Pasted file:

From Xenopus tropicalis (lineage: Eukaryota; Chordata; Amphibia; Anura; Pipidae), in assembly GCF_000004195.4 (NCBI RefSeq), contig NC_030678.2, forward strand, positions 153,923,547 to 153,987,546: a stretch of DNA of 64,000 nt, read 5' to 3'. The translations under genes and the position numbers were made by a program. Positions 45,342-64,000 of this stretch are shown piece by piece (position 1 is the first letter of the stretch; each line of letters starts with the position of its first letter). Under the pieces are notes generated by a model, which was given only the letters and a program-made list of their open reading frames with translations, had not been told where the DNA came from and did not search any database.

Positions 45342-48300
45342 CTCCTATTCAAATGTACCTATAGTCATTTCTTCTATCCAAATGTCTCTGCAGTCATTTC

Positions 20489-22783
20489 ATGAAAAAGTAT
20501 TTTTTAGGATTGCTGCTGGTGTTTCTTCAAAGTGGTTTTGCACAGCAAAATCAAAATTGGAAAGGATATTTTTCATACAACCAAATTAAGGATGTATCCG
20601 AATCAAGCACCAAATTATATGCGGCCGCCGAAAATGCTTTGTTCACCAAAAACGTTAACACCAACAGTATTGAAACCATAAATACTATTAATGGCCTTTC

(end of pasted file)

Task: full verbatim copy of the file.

From Xenopus tropicalis (lineage: Eukaryota; Chordata; Amphibia; Anura; Pipidae), in assembly GCF_000004195.4 (NCBI RefSeq), contig NC_030678.2, forward strand, positions 153,923,547 to 153,987,546: a stretch of DNA of 64,000 nt, read 5' to 3'. The translations under genes and the position numbers were made by a program. Positions 45,342-64,000 of this stretch are shown piece by piece (position 1 is the first letter of the stretch; each line of letters starts with the position of its first letter). Under the pieces are notes generated by a model, which was given only the letters and a program-made list of their open reading frames with translations, had not been told where the DNA came from and did not search any database.

Positions 45342-48300
45342 CTCCTATTCAAATGTACCTATAGTCATTTCTTCTATCCAAATGTCTCTGCAGTCATTTC

Positions 20489-22783
20489 ATGAAAAAGTAT
20501 TTTTTAGGATTGCTGCTGGTGTTTCTTCAAAGTGGTTTTGCACAGCAAAATCAAAATTGGAAAGGATATTTTTCATACAACCAAATTAAGGATGTATCCG
20601 AATCAAGCACCAAATTATATGCGGCCGCCGAAAATGCTTTGTTCACCAAAAACGTTAACACCAACAGTATTGAAACCATAAATACTATTAATGGCCTTTC